I am the exact target audience for the Amazon Kindle e-reader: a) I read a lot of text-only books, usually several at the same time; b) I am a nerd who has lots of gadgets; c) I read anywhere and everywhere; and d) I am already buying nearly all my books from Amazon. So it is no surprise that I have had three different Kindle devices over the years. But no more – each Kindle has been worse than the one before it, and I'm calling it quits.

like out of science fiction

My first Kindle experience was with the 2009 "Kindle 2". It was like out of science fiction: a single thin sheet of digital paper which contained (practically) unlimited books, each of which was delivered wirelessly from an enormous catalog containing nearly everything ever published. Unlike my laptop and other devices, my Kindle 2 was designed for reading books and only reading books. This laser-narrow focus was key to the device's success. All the hardware and software design was made without the compromise of having to balance multiple use cases. And so, like my camera was a symbol for photography and my iPod a symbol for music, the Kindle became a deep psychological symbol for reading.

I guess the screen was slow to refresh and low resolution. But that didn't matter. It only needed to display text, and only needed to refresh when you 'turned' the page. And, unlike a laptop screen, the Kindle's screen actually became more readable in brighter light. Also the e-ink screen let the battery last literally for over a month, even with a lot of use.

The Kindle 2's Joystick

what makes a digital book different?

What else makes a digital book different than all other devices? The Kindle connected to the internet via cell phone towers with no contract or fees, so you could always get new books and sync your bookmarks, no matter where you were. There was a simple, awkward keyboard below, just useful enough to type in short phrases for searching the text, but mostly unobtrusive and tucked out of the way. And next to the keyboard was a little joystick to navigate menus. But the biggest, easiest, most reachable buttons were the big paddles on the side for going forward and backward one page, which were the buttons you were pushing 99% of the time.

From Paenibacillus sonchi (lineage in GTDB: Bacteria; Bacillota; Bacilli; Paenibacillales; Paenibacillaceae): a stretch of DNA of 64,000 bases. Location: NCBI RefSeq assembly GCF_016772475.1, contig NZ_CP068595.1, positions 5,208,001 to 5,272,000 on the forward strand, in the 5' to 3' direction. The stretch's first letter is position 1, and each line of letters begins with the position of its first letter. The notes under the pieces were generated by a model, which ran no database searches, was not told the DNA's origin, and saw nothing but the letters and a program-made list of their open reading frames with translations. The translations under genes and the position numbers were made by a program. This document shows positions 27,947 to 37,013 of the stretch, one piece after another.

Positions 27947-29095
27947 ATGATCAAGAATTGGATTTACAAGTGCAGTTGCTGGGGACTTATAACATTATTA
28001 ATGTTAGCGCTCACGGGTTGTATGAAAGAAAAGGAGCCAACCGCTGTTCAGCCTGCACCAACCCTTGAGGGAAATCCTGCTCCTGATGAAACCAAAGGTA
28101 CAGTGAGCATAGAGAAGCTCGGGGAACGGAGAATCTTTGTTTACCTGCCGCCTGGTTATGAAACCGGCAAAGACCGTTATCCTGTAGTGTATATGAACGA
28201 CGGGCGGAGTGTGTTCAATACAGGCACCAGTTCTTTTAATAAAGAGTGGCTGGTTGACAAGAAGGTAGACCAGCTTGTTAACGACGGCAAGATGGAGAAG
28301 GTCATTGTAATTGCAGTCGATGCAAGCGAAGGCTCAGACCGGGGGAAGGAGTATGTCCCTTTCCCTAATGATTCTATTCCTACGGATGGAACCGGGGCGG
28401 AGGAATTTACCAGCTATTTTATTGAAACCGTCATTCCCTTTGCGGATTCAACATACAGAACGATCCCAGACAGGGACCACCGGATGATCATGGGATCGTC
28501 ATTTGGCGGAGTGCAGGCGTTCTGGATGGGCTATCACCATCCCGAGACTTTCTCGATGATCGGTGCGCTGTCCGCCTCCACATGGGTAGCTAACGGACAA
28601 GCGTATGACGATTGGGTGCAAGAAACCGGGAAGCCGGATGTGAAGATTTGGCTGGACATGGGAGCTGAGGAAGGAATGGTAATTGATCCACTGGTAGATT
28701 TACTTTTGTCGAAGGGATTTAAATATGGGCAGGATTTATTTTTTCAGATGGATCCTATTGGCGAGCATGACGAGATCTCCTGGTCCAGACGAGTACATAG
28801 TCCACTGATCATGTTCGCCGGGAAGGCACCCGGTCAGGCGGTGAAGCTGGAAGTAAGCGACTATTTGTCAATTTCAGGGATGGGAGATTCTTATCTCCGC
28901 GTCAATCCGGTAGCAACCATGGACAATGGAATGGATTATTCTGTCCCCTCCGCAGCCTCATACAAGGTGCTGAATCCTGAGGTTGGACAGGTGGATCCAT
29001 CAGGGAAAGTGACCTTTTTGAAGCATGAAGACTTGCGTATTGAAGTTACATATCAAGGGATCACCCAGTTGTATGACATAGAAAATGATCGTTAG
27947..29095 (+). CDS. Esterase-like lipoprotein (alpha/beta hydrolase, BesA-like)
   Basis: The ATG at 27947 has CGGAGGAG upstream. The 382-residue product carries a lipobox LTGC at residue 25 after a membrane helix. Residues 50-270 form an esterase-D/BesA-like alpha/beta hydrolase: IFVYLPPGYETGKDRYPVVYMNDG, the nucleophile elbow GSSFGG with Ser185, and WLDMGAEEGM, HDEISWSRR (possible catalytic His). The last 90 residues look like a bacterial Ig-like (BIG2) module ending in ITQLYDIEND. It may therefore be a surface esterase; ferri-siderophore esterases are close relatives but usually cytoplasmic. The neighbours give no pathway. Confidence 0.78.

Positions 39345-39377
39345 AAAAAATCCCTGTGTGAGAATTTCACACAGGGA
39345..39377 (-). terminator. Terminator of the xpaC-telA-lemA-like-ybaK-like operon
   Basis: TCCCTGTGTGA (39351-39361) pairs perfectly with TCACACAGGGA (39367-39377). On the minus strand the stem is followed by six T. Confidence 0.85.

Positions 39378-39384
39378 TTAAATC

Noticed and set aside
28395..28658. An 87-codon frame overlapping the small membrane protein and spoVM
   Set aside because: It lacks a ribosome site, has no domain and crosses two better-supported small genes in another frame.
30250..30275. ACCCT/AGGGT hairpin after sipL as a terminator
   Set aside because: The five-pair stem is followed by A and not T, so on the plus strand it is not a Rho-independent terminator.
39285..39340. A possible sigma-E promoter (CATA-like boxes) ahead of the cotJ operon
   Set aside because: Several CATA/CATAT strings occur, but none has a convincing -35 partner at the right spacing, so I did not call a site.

It was a clean device with an elegant design, perfect suited for its task.

L to R: Kindle Paperwhite 2, Kindle 3, Kindle 2

later kindles

Unfortunately, I broke my Kindle 2, and replaced it with the then-current Kindle 3, and then, years later, seeking the backlit screen, with the Kindle Paperwhite 2. Both these devices sell themselves by advertising their screen's features: greater contrast, higher resolution, quicker refresh, smaller bezel.

But each has been more poorly designed than the last. The most critical feature, the page-turning buttons which dominated the original Kindle's form, were in each version made smaller and harder to push. Similarly, each version brought a less usable keyboard – first with smaller keys and a d-pad replacing the joystick, and then with removing them entirely in lieu of an awkward touch-screen.

But it wasn't just the hardware getting worse, also the software devolved in newer versions. Customization settings were removed. The touchscreen is clumsy and non-intuitive. Distracting and invasive social networking features were added. The little progress bar showing you your position relative to the chapter breaks and your bookmarks was taken away. The auto-brightness feature is defective and requires constant manual override.

And to top it off, each Kindle has been more expensive than the last. You can choose cheaper options, if you're OK with "special offers" – advertisements that pop up on the screen.

The Kindle 3's keyboard

losing sight of the objective

The original intention of the Kindle was to be better than a physical book. The original Kindle was. These new Kindles are not.

However, Amazon has certainly capitalized on their popular Kindle™®© brand name. Amazon used the brand to launch a full-on digital tablet, attempting to compete with the Apple iPad. It's not as good as an iPad, of course. Not as useful, not as nice to look at, not as well built. But hey it says "Kindle" on the side, remember when "Kindle" meant reading?

Meanwhile, after the Kindle devices blossomed in popularity, Amazon started sneaking out faux-Kindle apps for turning other devices into Kindle readers. They've created software for all platforms, so now anything can be a Kindle. Maybe not as good as the original e-ink Kindle, but maybe on a device that you're already carrying with you in your bag. Kindle transformed from the perfect e-reader device into a brand for Amazon's digital content store.

The Kindle Paperwhite 2's thin bezel oh wow must have so important

profound disappointment

I am profoundly disappointed by the death of the Kindle e-reader. Amazon clearly does not care to make awesome science fiction digital paper. Maybe they never did, and it was just a scam to get people sucked into their marketplace. But even if it was, the original two Kindles were objects of beauty, perfect devices that accomplished all they set out to do, and we should remember them for that.